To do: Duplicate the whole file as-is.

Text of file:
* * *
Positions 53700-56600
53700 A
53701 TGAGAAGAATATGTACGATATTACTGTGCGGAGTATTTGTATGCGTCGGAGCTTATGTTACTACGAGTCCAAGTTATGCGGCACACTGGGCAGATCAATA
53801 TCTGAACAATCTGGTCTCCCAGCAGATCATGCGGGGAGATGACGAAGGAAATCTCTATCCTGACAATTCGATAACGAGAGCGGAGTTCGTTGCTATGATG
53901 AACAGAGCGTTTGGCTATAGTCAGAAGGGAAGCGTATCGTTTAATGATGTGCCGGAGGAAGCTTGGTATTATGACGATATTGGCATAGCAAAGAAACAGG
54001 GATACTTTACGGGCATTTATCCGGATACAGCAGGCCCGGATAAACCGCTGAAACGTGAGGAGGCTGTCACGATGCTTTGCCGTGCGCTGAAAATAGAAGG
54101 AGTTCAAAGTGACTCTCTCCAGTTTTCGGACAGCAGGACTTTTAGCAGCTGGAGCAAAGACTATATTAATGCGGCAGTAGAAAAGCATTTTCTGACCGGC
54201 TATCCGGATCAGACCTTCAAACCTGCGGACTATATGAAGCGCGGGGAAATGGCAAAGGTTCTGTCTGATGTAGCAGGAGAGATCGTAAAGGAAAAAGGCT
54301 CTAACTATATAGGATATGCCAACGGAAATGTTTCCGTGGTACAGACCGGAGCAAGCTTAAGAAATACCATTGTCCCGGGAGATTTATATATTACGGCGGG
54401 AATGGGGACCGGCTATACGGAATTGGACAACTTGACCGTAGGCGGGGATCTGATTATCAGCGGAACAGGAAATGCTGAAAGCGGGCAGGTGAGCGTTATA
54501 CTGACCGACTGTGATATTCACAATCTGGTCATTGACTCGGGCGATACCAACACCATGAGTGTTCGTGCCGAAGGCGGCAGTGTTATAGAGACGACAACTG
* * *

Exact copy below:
Positions 53700-56600
53700 A
53701 TGAGAAGAATATGTACGATATTACTGTGCGGAGTATTTGTATGCGTCGGAGCTTATGTTACTACGAGTCCAAGTTATGCGGCACACTGGGCAGATCAATA
53801 TCTGAACAATCTGGTCTCCCAGCAGATCATGCGGGGAGATGACGAAGGAAATCTCTATCCTGACAATTCGATAACGAGAGCGGAGTTCGTTGCTATGATG
53901 AACAGAGCGTTTGGCTATAGTCAGAAGGGAAGCGTATCGTTTAATGATGTGCCGGAGGAAGCTTGGTATTATGACGATATTGGCATAGCAAAGAAACAGG
54001 GATACTTTACGGGCATTTATCCGGATACAGCAGGCCCGGATAAACCGCTGAAACGTGAGGAGGCTGTCACGATGCTTTGCCGTGCGCTGAAAATAGAAGG
54101 AGTTCAAAGTGACTCTCTCCAGTTTTCGGACAGCAGGACTTTTAGCAGCTGGAGCAAAGACTATATTAATGCGGCAGTAGAAAAGCATTTTCTGACCGGC
54201 TATCCGGATCAGACCTTCAAACCTGCGGACTATATGAAGCGCGGGGAAATGGCAAAGGTTCTGTCTGATGTAGCAGGAGAGATCGTAAAGGAAAAAGGCT
54301 CTAACTATATAGGATATGCCAACGGAAATGTTTCCGTGGTACAGACCGGAGCAAGCTTAAGAAATACCATTGTCCCGGGAGATTTATATATTACGGCGGG
54401 AATGGGGACCGGCTATACGGAATTGGACAACTTGACCGTAGGCGGGGATCTGATTATCAGCGGAACAGGAAATGCTGAAAGCGGGCAGGTGAGCGTTATA
54501 CTGACCGACTGTGATATTCACAATCTGGTCATTGACTCGGGCGATACCAACACCATGAGTGTTCGTGCCGAAGGCGGCAGTGTTATAGAGACGACAACTG